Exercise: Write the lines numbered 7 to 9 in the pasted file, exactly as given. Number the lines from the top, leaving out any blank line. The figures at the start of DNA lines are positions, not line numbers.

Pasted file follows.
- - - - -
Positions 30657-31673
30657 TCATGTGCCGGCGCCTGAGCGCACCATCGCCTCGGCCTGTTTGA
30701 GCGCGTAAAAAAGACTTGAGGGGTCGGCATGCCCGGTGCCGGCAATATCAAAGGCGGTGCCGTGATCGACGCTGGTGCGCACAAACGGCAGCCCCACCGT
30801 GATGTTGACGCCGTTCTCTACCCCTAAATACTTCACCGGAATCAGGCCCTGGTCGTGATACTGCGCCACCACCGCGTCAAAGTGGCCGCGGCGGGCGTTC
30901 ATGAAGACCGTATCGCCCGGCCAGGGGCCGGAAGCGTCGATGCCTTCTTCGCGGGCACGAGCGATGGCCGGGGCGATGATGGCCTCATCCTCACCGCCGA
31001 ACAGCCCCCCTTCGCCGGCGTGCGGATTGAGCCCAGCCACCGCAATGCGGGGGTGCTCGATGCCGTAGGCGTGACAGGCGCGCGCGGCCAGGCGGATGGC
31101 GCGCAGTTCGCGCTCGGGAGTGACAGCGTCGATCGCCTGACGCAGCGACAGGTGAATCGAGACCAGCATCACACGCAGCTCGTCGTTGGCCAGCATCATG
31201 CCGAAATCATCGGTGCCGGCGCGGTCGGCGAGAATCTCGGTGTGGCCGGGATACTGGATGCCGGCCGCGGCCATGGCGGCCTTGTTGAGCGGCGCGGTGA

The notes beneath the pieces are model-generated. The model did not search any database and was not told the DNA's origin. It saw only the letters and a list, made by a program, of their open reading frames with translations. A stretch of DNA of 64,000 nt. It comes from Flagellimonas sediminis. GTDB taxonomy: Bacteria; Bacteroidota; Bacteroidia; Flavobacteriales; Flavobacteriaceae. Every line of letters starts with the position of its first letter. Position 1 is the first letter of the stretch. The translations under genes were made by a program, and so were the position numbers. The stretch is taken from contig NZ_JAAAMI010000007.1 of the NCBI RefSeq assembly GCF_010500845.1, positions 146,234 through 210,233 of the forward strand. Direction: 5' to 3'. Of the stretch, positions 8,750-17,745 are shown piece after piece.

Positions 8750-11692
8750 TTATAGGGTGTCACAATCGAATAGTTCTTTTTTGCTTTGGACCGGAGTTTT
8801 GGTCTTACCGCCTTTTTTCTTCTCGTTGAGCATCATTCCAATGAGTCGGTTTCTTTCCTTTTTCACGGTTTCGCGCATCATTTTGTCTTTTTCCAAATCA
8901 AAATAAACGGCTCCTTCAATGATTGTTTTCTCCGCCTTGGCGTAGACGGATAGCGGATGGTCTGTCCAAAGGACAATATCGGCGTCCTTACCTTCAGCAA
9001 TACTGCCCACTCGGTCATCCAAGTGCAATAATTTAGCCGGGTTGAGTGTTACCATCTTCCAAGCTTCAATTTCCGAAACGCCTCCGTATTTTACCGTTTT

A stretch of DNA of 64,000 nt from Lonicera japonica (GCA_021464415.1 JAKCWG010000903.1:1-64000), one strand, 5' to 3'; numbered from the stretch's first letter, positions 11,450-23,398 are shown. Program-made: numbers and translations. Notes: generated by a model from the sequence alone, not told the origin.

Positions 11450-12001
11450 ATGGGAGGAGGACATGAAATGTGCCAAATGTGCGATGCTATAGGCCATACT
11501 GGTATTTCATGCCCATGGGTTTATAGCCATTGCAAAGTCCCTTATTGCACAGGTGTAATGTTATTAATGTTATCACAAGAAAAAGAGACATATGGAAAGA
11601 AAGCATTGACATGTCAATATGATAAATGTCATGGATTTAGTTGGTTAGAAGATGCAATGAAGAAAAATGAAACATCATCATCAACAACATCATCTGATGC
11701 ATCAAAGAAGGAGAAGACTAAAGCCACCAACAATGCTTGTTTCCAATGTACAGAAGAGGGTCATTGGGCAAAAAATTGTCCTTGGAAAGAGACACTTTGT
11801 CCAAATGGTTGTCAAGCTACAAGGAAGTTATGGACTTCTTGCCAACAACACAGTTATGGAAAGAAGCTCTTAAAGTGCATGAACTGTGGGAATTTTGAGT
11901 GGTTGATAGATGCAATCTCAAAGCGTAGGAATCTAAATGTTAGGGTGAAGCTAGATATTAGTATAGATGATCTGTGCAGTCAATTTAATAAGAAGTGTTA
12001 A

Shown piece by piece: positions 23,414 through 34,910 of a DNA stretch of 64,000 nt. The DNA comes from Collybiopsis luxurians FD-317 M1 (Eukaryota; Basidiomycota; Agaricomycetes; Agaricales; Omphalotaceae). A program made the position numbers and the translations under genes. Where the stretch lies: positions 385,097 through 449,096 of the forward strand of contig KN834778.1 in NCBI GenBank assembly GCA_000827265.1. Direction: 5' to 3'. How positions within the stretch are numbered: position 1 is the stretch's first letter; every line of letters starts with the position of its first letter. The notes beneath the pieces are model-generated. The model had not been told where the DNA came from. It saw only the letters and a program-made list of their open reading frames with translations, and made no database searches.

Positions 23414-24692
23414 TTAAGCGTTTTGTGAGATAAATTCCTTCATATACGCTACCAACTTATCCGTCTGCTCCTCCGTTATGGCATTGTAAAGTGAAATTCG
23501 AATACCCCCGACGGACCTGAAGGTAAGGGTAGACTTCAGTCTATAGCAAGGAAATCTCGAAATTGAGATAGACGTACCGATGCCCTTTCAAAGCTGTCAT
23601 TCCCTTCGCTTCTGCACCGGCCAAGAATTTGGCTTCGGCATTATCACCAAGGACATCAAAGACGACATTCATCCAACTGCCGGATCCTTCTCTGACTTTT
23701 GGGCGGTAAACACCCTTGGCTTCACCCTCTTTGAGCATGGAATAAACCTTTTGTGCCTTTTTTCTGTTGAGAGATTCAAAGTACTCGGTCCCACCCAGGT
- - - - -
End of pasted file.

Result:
31101 GCGCAGTTCGCGCTCGGGAGTGACAGCGTCGATCGCCTGACGCAGCGACAGGTGAATCGAGACCAGCATCACACGCAGCTCGTCGTTGGCCAGCATCATG
31201 CCGAAATCATCGGTGCCGGCGCGGTCGGCGAGAATCTCGGTGTGGCCGGGATACTGGATGCCGGCCGCGGCCATGGCGGCCTTGTTGAGCGGCGCGGTGA

The notes beneath the pieces are model-generated. The model did not search any database and was not told the DNA's origin. It saw only the letters and a list, made by a program, of their open reading frames with translations. A stretch of DNA of 64,000 nt. It comes from Flagellimonas sediminis. GTDB taxonomy: Bacteria; Bacteroidota; Bacteroidia; Flavobacteriales; Flavobacteriaceae. Every line of letters starts with the position of its first letter. Position 1 is the first letter of the stretch. The translations under genes were made by a program, and so were the position numbers. The stretch is taken from contig NZ_JAAAMI010000007.1 of the NCBI RefSeq assembly GCF_010500845.1, positions 146,234 through 210,233 of the forward strand. Direction: 5' to 3'. Of the stretch, positions 8,750-17,745 are shown piece after piece.